Life Lines by Dr. Dolittle

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Considering a cranberry side dish for Thanksgiving? New study shows regular consumption may lower cholesterol and prevent memory loss

Okay, I’ll admit this blog entry has nothing really to do with comparative physiology. I just happen to really like eating cranberry sauce at Thanksgiving and was curious about the benefits of eating cranberries more often. Like many other berries, cranberries are a super-fruit rich in polyphenols and antioxidants that are associated with protecting brain health with aging. On their own they are rather bitter due to the high amounts […]

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Hypoxia gives alligators a big heart: Q&A with Dr. Dane Crossley, University of North Texas

We recently interviewed Dr. Dane Crossley, Professor of Physiology in the College of Biological Sciences at the University of North Texas about the research his laboratory presented at the recent APS Intersociety meeting, Comparative Physiology: From Organisms to Omics in an Uncertain World. The title of his presentation was, “A large heart: How does developmental hypoxia affect individual cardiomyocyte performance in the American alligator, Alligator mississippiensis.” Thank you for taking time […]

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Migratory birds create their own water to prevent dehydration

Migratory birds are amazingly adapted for long-distance flights and can switch the fuels they rely on to support their endurance activities. Unlike humans that burn mainly carbohydrates for endurance exercise, avian flight is fueled mainly by fats and some proteins. In a recent study published in the American Journal of Physiology – Regulatory, Integrative and Comparative Physiology researchers examined how white-throated sparrows (Zonotrichia albicollis) prepared for migration. By altering the […]

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One reason why fish and mammals lose their appetite during stress

I don’t know about you, but sometimes I lose my appetite when I am really stressed. The endocrine system is responsible for controlling our stress responses and involves three main endocrine glands – the hypothalamus, pituitary, and adrenal gland. Hence, the stress pathway is often referred to as the “HPA axis”. When we are stressed, the hypothalamus releases a hormone called corticotropin releasing factor (CRF), which triggers the release of […]

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Arizona physiologists gathered recently for their annual meeting

The Arizona Physiological Society, a chapter of the American Physiological Society, hosted their 15th annual scientific meeting this past weekend! Here are some highlights… The Keynote Address was presented by Dr. Harold D Schultz, Professor in the Department of Cellular and Integrative Physiology at the University of Nebraska. His talk focused on the physiology of heart failure and how the nervous system regulates blood pressure. This year’s Arizona Distinguished Physiologist […]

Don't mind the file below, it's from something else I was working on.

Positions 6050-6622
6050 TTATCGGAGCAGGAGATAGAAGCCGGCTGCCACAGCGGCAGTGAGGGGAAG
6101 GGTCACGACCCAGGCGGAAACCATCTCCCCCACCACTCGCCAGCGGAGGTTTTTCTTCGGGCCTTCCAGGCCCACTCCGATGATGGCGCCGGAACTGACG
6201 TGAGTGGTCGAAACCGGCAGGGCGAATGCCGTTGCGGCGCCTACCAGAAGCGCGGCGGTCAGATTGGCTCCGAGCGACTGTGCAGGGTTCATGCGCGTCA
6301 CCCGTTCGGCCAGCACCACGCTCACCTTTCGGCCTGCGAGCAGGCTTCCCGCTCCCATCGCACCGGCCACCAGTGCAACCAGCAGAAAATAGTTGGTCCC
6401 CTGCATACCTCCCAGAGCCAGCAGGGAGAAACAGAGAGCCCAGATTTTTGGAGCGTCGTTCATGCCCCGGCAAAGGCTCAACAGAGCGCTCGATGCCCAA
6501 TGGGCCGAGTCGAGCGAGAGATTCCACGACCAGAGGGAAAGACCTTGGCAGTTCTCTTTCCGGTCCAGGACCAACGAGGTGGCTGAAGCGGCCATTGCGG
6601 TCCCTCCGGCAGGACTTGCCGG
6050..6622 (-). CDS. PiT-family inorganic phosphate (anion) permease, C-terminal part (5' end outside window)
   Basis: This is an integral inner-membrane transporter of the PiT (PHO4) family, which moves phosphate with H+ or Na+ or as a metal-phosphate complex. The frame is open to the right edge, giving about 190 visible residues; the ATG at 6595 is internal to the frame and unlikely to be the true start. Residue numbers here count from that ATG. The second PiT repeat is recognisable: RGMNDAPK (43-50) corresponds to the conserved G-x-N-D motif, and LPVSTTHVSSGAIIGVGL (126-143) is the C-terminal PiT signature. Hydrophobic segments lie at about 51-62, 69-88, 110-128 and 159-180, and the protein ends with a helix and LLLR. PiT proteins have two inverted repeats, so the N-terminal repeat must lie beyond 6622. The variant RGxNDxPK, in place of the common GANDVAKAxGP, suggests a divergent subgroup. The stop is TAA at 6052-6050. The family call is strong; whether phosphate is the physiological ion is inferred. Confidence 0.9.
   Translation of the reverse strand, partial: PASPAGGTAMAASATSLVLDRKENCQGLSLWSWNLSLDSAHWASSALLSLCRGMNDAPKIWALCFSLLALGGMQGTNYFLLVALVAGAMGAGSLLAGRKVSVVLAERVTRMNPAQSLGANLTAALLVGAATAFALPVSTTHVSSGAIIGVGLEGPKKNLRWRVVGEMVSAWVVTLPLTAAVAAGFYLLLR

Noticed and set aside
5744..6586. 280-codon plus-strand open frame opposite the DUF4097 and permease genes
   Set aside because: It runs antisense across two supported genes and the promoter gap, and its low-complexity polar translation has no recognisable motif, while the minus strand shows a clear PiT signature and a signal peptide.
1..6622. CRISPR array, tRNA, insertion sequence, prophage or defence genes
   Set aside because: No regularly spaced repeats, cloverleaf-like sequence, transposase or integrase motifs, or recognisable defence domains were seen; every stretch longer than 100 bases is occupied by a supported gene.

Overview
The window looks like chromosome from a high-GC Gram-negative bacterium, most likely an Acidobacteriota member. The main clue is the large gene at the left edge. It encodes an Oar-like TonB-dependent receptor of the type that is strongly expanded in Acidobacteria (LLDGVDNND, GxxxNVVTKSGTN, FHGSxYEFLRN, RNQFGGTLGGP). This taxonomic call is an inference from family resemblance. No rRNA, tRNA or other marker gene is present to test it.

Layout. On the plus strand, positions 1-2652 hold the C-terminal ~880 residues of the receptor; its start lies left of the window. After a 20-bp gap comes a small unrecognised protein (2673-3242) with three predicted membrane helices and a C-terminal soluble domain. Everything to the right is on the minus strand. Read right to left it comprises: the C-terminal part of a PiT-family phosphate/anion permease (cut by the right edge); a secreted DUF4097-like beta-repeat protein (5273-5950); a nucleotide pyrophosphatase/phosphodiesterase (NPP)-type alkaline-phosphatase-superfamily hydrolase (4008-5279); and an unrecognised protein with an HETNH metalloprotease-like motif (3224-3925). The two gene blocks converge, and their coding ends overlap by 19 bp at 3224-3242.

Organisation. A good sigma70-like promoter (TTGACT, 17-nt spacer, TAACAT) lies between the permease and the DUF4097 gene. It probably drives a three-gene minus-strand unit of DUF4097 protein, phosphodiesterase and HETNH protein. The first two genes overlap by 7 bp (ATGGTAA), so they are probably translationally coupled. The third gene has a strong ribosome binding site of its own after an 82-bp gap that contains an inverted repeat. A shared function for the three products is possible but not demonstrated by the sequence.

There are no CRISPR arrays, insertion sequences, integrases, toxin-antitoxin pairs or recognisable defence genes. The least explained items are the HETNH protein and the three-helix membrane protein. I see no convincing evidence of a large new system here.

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Physiology in the Midlands

Fall is an exciting time as many of the chapters of the American Physiological Society host regional conferences. The Midlands Society of Physiological Sciences hosted their annual meeting earlier this month. Here are some highlights from their meeting. Symposia highlights: The meeting was kicked off by a Keynote Lecture presented by Dr. David A Kass from Johns Hopkins University who presented his research on obesity and heart failure. Here is […]

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Ever wonder why humans are attracted to the smell of fatty foods?

There has been a lot of speculation that fast food establishments and bakeries intentionally waft smells that attract customers. I’ll admit I find the smell of cheeseburgers quite tempting. Researchers are seeking to understand what draws humans to the smell of fatty foods in an effort to target those sensations as a way to combat obesity and obesity-related diseases. The approach seems reasonable. If I couldn’t smell a juicy grilled […]

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It’s getting cold outside…what’s a squirrel to do?

As the weather cools down, animals must find ways to stay warm. This is especially important for small animals as they lose body heat faster than larger animals. One way to stay warm is by increasing your metabolism to create body heat, although this process requires a lot of energy. That can be a problem in areas where food may be scarce in the winter. Although some animals, like the […]

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Goldfish learn how to drive and target similar visual cues as humans

Researchers at Ben-Gurion University of the Negev constructed a tank on wheels that goldfish actually learned how to “drive”. Using cameras, the “car” was able to move in the direction the fish swam. They then tested whether the fish could purposefully navigate the car towards a target and observed that the fish could indeed swim towards a target in return for a treat, of course. In a prior study, the […]

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Mice have special ‘jumping genes’ that help them survive viral infections

Researchers at the University of New South Wales (UNSW), Sydney discovered a ‘jumping gene’ that prevents the immune system of mice from overreacting to a viral infection. Jumping genes are movable nucleic acids, or transposable elements, that make up nearly 2/3 of the genome in mammals. They help regulate the expression of genes. Some transposable elements in the genome are new and some originated in ancient times. In the new […]

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